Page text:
Reali’s Folia has a highly original instrumentation – Reali adds an extra violoncello concertante part to the two violins and continuo, to enrich the mellifluous dialogue between the violins. He also introduces an extremely novel feature by altering the metre, changing the triple time of the Folia to duple time for the last two variations. The effect is quite dramatic, making the performer increase the pace (well before the term ‘accelerando’ had appeared in any score!) Between the Corelli tradition and the influence of Vivaldi, Reali establishes his own eminently personal style, dramatising the play of textures, resonances and fragmented phrases in sumptuous and inspired harmonic language. `
Although born in Naples Nicola Matteis – a violinist of supreme accomplishment – spent his entire musical career in London. He brought to England an Italian lyricism and virtuosity, and created an eccentric type of Anglo-Italian melancholy which can be heard in the Sarabanda Amorosa.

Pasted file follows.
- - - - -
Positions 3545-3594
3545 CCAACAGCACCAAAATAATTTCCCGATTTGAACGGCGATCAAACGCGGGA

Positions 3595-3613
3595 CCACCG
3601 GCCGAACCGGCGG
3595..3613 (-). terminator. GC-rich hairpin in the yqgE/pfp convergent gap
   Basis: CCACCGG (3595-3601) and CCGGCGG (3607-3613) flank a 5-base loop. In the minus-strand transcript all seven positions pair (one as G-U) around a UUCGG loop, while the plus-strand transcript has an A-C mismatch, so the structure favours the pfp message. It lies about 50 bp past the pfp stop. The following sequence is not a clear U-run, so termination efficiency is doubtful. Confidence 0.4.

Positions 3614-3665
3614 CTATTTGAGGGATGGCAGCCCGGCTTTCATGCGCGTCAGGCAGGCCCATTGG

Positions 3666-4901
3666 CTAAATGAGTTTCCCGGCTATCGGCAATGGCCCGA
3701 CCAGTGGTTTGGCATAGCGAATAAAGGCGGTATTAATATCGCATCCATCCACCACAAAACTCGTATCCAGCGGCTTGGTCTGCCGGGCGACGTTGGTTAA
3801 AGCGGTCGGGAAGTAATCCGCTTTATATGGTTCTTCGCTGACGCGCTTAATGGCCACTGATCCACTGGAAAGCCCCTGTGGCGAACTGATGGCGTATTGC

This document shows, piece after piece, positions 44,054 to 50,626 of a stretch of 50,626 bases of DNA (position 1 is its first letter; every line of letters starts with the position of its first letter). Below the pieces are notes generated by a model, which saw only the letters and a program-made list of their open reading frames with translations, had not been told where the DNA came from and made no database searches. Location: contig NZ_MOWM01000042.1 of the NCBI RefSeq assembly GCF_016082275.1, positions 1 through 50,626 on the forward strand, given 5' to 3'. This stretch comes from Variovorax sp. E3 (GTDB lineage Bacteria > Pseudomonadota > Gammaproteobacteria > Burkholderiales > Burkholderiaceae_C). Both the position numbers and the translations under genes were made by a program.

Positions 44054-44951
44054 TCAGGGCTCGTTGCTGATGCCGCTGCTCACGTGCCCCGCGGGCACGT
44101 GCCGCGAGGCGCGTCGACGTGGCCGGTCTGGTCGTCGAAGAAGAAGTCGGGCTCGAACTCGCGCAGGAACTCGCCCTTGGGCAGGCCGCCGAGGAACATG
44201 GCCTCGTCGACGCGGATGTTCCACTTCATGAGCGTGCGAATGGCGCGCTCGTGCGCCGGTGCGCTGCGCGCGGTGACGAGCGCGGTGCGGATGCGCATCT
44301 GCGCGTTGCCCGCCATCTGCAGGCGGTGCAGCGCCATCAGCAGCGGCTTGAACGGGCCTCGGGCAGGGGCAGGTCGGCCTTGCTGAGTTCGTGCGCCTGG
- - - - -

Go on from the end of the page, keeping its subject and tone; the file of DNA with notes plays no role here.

The greatest musical genius of late seventeenth century London was undoubtedly Henry Purcell, an extraordinary musician present on all fronts. At a time when both the form and the instrument already belonged to a fast-disappearing world, he wrote the last fantasias for viols in the great English tradition. He was also enthusiastic about the newer violin and the Italian sonata. Purcell had his Sonatas of III Parts printed at his own expense in 1683, a significant risk for the youthful composer, still only twenty-four years old. And sadly, these works remained misunderstood: the 1683 collection, along with a successor of 1697 published by his widow after his death, sold so poorly that Frances Purcell was forced to remainder them, without being able to sell off her stock. Purcell, so beloved for his operas, had bad luck with his sonatas. Yet from the very beginnings of our ensemble we have performed the wonderful Sonata VI. Built on a ground that repeats itself tirelessly, this work is a compendium of Purcell’s genius which question the human soul in its most intimate aspects, and through its emotional intensity remind us of Dido’s Lament by the same composer.